Two Hands: Grief and Gratitude in the Christian LifeSabbath Keeping FastingA Renewed SpiritualityNurturing Hope: Christian Pastoral Care in the Twenty-First CenturyThe Power of ListeningJoy Together: Spiritual Practices for Your CongregationPersonality Type in CongregationsPrayers of the Old TestamentPrayers of the New TestamentSabbathFriendingA Garden of Living Water: Stories of Self-Discovery and Spiritual GrowthDeath in Dunedin: A NovelDead Sea: A NovelDeadly Murmurs: A NovelBeating Burnout in CongregationsReaching Out in a Networked WorldEmbracing MidlifeAdvent DevotionalDraw Near: Lenten Devotional by Lynne Baab, illustrated by Dave Baab

Worship services, spiritual friends, and prayer

Lynne Baab • Tuesday June 20 2023

Worship services, spiritual friends, and prayer

The children have come forward. One of our talented leaders, Lisa, has brought her brother to help with this children’s time. “Did you ever want to be a superhero?” Lisa asks her brother. They banter back and forth about the superheroes they wanted to be and the superpowers they wanted to have.

Lisa asks the kids, “Which superpower would you like to have?” One kid says she would like to fly, and another mentions seeing through walls. Lisa says that Jesus had superpowers, and he used them for the purpose of love. We, too, she says, can use the power we have for the purpose of loving others.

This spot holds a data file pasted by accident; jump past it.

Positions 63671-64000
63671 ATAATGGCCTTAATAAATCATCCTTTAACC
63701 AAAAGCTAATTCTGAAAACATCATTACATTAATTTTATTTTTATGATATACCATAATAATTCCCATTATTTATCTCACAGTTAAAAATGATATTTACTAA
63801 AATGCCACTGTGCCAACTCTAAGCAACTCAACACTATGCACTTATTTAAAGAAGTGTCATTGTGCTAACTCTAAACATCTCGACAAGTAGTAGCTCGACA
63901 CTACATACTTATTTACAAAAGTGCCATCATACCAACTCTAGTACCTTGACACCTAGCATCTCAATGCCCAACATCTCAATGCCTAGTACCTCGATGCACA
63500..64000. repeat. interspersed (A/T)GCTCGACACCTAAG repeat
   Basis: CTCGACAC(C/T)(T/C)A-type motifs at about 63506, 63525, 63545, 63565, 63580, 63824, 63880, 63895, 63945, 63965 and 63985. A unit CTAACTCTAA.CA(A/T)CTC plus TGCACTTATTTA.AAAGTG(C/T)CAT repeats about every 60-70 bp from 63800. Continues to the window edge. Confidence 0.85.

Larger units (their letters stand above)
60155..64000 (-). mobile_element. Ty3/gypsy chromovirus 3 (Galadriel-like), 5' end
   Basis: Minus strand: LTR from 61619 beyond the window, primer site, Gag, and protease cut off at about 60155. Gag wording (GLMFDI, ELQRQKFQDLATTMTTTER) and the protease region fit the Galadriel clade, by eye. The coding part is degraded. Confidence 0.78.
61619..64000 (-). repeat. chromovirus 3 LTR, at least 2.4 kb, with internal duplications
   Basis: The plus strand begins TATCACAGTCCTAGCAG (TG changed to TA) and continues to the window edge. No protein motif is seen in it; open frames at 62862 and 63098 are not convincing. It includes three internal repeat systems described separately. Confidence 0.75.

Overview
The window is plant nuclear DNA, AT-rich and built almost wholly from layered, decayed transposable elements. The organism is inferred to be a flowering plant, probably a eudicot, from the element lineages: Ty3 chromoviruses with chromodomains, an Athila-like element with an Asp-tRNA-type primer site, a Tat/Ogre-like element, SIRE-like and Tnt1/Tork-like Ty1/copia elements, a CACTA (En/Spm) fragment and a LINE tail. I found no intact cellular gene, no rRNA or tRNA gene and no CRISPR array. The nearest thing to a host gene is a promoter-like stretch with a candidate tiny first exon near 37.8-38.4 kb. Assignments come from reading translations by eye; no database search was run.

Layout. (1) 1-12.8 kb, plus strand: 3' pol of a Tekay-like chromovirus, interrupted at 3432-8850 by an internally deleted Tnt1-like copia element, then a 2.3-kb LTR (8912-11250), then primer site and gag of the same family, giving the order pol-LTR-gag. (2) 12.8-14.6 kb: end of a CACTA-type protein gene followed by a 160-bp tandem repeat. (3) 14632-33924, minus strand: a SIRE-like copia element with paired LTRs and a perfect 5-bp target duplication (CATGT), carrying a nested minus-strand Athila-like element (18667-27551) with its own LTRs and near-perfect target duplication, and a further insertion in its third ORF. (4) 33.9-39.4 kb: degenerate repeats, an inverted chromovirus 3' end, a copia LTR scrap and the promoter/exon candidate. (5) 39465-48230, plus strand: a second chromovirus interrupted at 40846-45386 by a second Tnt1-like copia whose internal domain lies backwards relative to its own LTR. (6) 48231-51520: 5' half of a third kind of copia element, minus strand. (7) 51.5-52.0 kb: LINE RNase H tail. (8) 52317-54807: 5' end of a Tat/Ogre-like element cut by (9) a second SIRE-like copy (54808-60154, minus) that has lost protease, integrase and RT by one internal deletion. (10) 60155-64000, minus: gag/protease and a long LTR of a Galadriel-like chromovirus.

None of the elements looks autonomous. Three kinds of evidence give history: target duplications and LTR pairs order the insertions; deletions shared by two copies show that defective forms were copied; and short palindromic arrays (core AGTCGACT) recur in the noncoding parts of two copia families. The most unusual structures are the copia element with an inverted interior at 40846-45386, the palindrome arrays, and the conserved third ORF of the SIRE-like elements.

Two hours later, Dave and I talk about the worship service over lunch. I say that I really liked the children’s time. I am always grateful for Lisa’s creativity and her ability to engage the children, and having her brother there was fun. “I thought her main point was profound, too,” I tell Dave. As I talk, a new idea comes to me. I said, “Remember what I used to say about power and love?”

Dave patiently lets me recount that I had a bit of an AHA moment in my 30s. As a child, I had learned about God’s power in church, and I became a committed Christian at 19 because God opened my eyes to the truth of the Gospel. I was in my 30s before I realized that God loved me, and that love was central to the Gospel. Ever since that moment, I contrasted God’s power and love. I viewed them as two distinct components of God’s character that we affirm simultaneously but that aren’t connected to each other.

Lisa’s children’s message helped me see that they are not separate. God’s power enables God’s love to shine into our lives, extending to all humans and the whole created world. The Holy Spirit is God’s presence in us, empowering us to love like God loves. That moment at lunch last Sunday complemented my AHA moment from my 30s and deepened it. God’s power is for the purpose of love.

In discussing the spiritual practice of worship, Adele Alberg Calhoun writes,

“In worship we fall into the arms of God and say, ‘Have your way with me.’ . . . The classic disciplines of worship focus our attention on the beauty of the Trinity—the source of all that is good, true, and beautiful.” [1]